A look inside Hollywood and the movies. : THE MOVING CANVAS
The race to get the story of the life of Mexican artist Frida Kahlo on the movie screen looks as though it’s going to be won by New Line Cinema, which plans to begin shooting a script by Luis and Lupe Valdez in January, and hopes to have the film in theaters by next summer. Tentatively titled “Frida: The Brush of Anguish” and based on Martha Zamora’s 1990 Kahlo biography of the same name, the film will be co-produced by Eduardo Rossoff and Donald Zuckerman and will be shot in Mexico City (where Kahlo lived) and France (where Kahlo traveled).
To be directed by Valdez (whose previous writing-directing credits include “Zoot Suit” and “La Bamba,” and who was unavailable for comment), the film is as yet uncast. “It’s not essential that a Mexican woman be cast in the lead because Frida was German-Jewish,” says producer Rossoff. As to the rumor that they’ve cast Madonna, who’s made no secret of her desire to play the part, Rossoff says: “No, we haven’t cast her.”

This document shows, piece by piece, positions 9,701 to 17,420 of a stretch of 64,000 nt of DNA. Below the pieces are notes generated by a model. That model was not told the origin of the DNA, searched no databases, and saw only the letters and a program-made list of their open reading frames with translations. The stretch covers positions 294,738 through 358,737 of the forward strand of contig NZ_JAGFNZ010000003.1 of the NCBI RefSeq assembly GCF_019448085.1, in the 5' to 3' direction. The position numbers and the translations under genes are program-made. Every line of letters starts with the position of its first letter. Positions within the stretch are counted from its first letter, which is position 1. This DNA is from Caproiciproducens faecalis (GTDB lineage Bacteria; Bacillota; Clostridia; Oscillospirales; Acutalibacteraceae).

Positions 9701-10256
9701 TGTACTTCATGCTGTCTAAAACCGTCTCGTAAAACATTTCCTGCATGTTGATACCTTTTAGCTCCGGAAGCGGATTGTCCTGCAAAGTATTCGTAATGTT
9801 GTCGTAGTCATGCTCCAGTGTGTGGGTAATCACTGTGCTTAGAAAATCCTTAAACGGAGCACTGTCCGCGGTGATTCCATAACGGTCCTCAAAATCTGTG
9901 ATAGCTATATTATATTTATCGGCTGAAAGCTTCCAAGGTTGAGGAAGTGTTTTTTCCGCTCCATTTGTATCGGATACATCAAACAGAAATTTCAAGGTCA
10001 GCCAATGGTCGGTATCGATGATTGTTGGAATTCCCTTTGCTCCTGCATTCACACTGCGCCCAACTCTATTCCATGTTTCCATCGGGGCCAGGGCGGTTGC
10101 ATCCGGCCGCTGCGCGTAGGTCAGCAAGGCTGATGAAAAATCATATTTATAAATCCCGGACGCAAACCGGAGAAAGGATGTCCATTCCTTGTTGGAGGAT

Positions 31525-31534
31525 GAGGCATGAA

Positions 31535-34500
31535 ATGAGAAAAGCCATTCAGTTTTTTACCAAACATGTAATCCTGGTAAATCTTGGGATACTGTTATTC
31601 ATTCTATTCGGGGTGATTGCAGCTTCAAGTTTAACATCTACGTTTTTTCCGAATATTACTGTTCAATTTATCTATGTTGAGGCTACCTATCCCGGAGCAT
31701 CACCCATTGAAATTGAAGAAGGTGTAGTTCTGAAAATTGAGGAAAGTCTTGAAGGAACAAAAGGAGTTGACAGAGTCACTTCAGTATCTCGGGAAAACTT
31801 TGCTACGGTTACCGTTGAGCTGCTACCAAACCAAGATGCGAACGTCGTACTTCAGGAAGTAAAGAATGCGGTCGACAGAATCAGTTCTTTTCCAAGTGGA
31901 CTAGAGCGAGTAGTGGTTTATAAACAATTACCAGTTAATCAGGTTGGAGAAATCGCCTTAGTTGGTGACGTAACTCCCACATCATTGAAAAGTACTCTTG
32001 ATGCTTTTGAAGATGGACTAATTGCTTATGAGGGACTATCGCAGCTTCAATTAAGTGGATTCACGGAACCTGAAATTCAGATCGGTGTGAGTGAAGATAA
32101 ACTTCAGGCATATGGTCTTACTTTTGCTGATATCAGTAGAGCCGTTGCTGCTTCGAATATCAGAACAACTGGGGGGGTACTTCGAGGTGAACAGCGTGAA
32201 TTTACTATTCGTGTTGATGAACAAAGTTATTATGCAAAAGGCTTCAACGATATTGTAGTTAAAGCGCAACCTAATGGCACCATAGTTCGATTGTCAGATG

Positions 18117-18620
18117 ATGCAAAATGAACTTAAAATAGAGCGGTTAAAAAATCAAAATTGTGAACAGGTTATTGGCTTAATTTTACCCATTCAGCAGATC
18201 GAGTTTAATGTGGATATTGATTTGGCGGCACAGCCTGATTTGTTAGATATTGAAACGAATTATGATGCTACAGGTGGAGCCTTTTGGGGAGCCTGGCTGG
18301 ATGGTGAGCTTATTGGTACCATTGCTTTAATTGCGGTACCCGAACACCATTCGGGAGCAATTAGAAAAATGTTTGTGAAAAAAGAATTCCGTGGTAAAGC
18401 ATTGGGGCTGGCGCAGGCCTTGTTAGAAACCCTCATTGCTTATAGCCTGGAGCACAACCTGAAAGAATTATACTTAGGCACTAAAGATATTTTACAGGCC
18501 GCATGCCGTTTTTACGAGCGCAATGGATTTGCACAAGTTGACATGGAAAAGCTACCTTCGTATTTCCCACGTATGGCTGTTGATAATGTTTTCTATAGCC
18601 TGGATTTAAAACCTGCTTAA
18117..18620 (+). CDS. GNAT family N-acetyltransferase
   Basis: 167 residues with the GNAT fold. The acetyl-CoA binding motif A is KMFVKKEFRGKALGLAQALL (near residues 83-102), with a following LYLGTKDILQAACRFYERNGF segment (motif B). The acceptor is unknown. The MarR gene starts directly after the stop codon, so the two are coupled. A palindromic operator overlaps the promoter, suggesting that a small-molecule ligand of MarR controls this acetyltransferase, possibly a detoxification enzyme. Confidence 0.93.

As to how much poetic license the picture plans to take with the life of the artist who died in 1954 after a stormy 26-year marriage to artist Diego Rivera and a lifelong struggle with crippling physical afflictions, Rossoff says: “This won’t be a fictionalized account and we’re adhering to the facts of her life as we know them. We’re not going to make her some blond bombshell, but we are using some of the dramatic elements of her life to make the movie interesting--this is a Hollywood picture after all.
“Martha Zamora is working as a consultant on the film,” he continues, “and there are people still living who actually knew Frida, and we plan to involve them in various capacities--either as advisers, or maybe we’ll cast them in small parts in the film.
“This is the perfect time for this film because interest in Frida has never been higher. At this point the price for her work is even higher than it is for Diego Rivera’s,” Rossoff concludes. “And the celebration of Mexican culture that’s taking place this fall in L.A. is making people more aware of the richness of Mexican culture and how hugely influential it’s been in this country. If people are exposed to her art--which is fascinatingly surreal--I think they’re going to want to know more about her.”